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Author Topic: Dwarven Philosophy.  (Read 10752 times)

Jordrake

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Re: Dwarven Philosophy.
« Reply #30 on: September 21, 2010, 03:34:29 pm »

In reply to the OP, there is nothing in the game that encourages you to kill elves. You decided to kill elves. Why are you killing elves? I never kill elves. Mostly because I'm too lazy. But still. Dead elves are your own fault, not the game's.
On the subject of actual Dwarven Philosophy, I think for finding that we need to separate the dwarves, Dwarf Fortress, and the community surrounding it.
Let's start with the game, because that's super-easy. The only philosophy that it can have is that ascribed to it by it's creator and players. When playing, it is clear that it's message and the general sort of goal it's giving the player is "Grow your colony and successfully create a working community." Some players choose to take this to extravagance, but expanding upon that would be getting ahead of myself.
The dwarves themselves seem to share a roughly common philosophy, that summed up already in this thread. "Get stuff, kill stuff, be credit to fortress." The pursuit of happiness and alcohol seems to be their only driving factor.
The community's philosophy, and the personality it ascribes to both the game and the dwarves is the most interesting of all. From the game's basic interactions and pre-existing fictions they have decided what is dwarf-like and what is not, and through in-jokes, let's plays and other such things common to fan groups, have defined a stereotypical "Right way to play." A Dwarf Fortress fan's mindset in this regard is almost like a belief system, in that there are simply several things that should be and several that shouldn't. For instance, from dwarves' typical animosity towards elves in fiction, and the often uselessness and annoyance that elves bring to a fortress, the community have decided that kindness to elves and acting stereotypically elfish is bad. Racist? Yes, but it's all right because elves don't actually exist and it's funny, so shut up.
I can't be bothered to do any more thinking, so I'm gonna wrap this up.
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Sowelu

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Re: Dwarven Philosophy.
« Reply #31 on: September 21, 2010, 08:39:20 pm »

Moral Guardians seem convinced that making pixels change colours is responsible for increasing violence. I'd theorise it has to do with sleep deprivation and bad parenting, myself.
sleep deprivation
So you're saying that Dwarf Fortress is responsible for increasing violence after all?
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Wnderer

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Re: Dwarven Philosophy.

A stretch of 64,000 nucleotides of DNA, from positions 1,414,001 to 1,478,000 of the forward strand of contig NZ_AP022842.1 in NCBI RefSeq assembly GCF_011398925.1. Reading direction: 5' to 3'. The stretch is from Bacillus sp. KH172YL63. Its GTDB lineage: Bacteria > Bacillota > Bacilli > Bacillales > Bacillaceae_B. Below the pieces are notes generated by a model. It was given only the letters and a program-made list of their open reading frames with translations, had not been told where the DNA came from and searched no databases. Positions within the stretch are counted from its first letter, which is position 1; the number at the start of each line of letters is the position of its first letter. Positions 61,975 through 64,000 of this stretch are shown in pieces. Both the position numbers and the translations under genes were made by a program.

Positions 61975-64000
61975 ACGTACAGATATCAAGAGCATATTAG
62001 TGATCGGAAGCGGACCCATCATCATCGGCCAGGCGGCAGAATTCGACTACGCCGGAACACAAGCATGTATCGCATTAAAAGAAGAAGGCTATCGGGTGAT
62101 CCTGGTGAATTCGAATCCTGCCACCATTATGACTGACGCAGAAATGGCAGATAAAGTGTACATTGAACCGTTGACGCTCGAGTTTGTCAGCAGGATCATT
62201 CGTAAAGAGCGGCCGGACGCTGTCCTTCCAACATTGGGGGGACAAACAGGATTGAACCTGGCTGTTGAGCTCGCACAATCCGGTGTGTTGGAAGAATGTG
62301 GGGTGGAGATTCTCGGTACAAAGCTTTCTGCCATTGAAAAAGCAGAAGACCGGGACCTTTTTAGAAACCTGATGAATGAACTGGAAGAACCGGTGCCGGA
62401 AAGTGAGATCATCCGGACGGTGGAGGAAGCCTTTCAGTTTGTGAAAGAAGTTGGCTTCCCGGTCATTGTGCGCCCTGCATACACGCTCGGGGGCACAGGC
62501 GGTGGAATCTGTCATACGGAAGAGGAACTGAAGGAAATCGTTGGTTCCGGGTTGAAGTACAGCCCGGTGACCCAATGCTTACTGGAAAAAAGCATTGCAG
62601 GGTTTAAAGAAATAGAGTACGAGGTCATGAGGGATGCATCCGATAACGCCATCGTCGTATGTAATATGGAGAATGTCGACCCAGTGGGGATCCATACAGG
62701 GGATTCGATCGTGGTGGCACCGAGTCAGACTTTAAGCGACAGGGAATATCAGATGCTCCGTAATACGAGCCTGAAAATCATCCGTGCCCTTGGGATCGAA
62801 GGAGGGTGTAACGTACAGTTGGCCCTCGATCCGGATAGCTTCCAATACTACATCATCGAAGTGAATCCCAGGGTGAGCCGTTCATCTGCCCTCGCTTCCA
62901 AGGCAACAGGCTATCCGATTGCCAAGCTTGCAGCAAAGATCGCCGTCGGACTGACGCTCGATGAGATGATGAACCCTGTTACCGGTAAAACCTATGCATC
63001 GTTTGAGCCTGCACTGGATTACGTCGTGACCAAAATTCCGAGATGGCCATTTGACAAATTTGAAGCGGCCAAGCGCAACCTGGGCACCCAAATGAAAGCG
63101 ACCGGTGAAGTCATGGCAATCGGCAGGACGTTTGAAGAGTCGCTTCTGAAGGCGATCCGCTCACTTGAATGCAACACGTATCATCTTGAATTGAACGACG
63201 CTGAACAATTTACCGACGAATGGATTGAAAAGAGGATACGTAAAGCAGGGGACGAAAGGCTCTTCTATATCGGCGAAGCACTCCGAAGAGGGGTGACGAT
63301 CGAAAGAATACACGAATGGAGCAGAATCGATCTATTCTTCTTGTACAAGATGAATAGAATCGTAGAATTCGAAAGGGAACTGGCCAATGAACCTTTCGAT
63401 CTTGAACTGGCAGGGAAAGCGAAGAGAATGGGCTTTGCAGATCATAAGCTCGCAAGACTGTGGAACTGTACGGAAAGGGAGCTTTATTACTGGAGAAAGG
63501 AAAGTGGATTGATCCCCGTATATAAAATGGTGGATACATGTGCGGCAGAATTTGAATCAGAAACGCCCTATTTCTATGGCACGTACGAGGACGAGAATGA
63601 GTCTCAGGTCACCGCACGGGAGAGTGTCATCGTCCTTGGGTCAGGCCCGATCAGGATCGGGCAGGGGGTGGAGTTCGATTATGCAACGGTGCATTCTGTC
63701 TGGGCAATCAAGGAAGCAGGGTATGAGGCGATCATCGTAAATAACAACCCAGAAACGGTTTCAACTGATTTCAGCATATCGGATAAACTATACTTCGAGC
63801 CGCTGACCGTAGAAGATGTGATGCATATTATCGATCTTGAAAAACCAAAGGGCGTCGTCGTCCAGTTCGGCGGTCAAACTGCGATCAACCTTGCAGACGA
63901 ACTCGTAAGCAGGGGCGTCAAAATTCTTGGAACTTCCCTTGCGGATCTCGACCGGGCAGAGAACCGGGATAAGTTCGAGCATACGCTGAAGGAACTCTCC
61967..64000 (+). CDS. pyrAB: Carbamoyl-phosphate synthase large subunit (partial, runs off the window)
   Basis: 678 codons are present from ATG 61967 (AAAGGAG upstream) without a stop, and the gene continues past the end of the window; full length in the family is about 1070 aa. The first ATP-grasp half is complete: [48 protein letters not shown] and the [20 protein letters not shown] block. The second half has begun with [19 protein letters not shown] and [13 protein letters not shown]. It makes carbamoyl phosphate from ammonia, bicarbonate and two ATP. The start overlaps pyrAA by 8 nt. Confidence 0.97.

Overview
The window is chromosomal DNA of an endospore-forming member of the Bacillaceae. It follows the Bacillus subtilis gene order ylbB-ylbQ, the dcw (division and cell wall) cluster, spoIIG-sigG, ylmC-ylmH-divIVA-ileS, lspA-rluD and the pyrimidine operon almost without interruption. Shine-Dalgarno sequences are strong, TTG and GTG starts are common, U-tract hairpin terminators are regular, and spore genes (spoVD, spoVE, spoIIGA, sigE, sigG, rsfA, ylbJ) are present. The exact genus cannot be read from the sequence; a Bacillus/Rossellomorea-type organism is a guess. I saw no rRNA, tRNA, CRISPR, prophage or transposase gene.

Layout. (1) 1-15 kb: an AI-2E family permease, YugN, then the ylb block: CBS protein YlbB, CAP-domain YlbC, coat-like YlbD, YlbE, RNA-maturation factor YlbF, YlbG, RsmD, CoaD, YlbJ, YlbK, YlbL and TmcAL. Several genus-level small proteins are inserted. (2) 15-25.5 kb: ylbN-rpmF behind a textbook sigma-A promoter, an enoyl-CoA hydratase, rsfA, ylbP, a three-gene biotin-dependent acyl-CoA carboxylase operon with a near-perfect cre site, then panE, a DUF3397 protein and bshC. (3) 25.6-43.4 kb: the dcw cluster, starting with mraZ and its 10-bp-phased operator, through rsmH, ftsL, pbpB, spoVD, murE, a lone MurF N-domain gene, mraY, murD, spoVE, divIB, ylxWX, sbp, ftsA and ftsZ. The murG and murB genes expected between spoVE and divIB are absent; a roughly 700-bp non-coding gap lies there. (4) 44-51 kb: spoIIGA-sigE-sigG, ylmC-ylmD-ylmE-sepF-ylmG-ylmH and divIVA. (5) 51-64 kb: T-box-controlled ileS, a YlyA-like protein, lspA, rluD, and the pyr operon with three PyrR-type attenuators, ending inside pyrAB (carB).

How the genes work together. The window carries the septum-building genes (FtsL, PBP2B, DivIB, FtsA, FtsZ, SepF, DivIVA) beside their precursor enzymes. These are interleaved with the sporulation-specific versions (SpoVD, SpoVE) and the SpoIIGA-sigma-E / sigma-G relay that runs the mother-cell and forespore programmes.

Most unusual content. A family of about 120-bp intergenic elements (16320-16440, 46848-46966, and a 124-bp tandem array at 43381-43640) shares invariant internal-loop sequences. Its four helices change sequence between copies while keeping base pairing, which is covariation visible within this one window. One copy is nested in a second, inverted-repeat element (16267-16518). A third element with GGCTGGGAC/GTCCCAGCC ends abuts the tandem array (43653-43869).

« Reply #32 on: September 22, 2010, 08:39:49 pm »

It's the abandoned babies that bother me. The mother dropped her baby in a puddle and went to a party and all the other dwarfs just walked by. The mother was a wood cutter and I set up all kinds of trees to be cut down so she would walk by the baby and pick it up but she wouldn't. The baby died of thirst. They throw tantrums if one of their drinking buddies die but they won't pick up a baby. Cruel.
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Zaik

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Re: Dwarven Philosophy.
« Reply #33 on: September 23, 2010, 02:08:06 am »

At least you can't rape children and run child bordellos for your mercenaries in Dwarf Fortress. Yet.

Then again, maybe the Universe is a giant Dorf Fortress game?



I just had to pop in here to say, 31.13 is giving you dwarven thief migrants, it can't be long before you can have them bring back goblin children.
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cog disso

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Re: Dwarven Philosophy.
« Reply #34 on: September 23, 2010, 04:56:07 am »

If you want to go back further than Tolkien for dwarven philosophy, the Nibelungen of Wagner's Ring Saga are essentially dwarves. The gods like to give them various tasks to do of fairly dangerous inevitable outcome.

In the Ring Saga, Alberich, the king of the Nyblings (...Wagner's word for "dwarves"), steals a pile of gold from the Rhinemaidens, upon the compulsion of Loki, and uses it to make a magic ring that will turn anyone who wears it invisible. Over the course of an indeterminate amount of time, the ring eventually causes a chain of events that ruins everybody who touches it and ultimately triggers Ragnarok, essentially the operatic version of a tantrum spiral.

Wagner spent 26 YEARS writing the operas, essentially in a "Strange Mood" the entire damn time. Hitler loved them so much that he'd rent the entire festival house for high ranking Nazis and force them to attend, which is a four night affair. They hated it and would rebel by sneaking out halfway through, until he had the SS station agents in the local beer halls to tag them and bring them back to the opera.

Nyblings are also in the Eddas, and it is believed that they represent a historical racist opinion of the Burgundian kings, who were known for their vast wealth, shortsighted political gaming and utter disregard for anything other than their own immediate gain, Burgundian mercenaries being legendary for not only being tireless thugs who could win you any war you wanted, but would turn on you the second they got a better offer. Pretty damn dwarfy.
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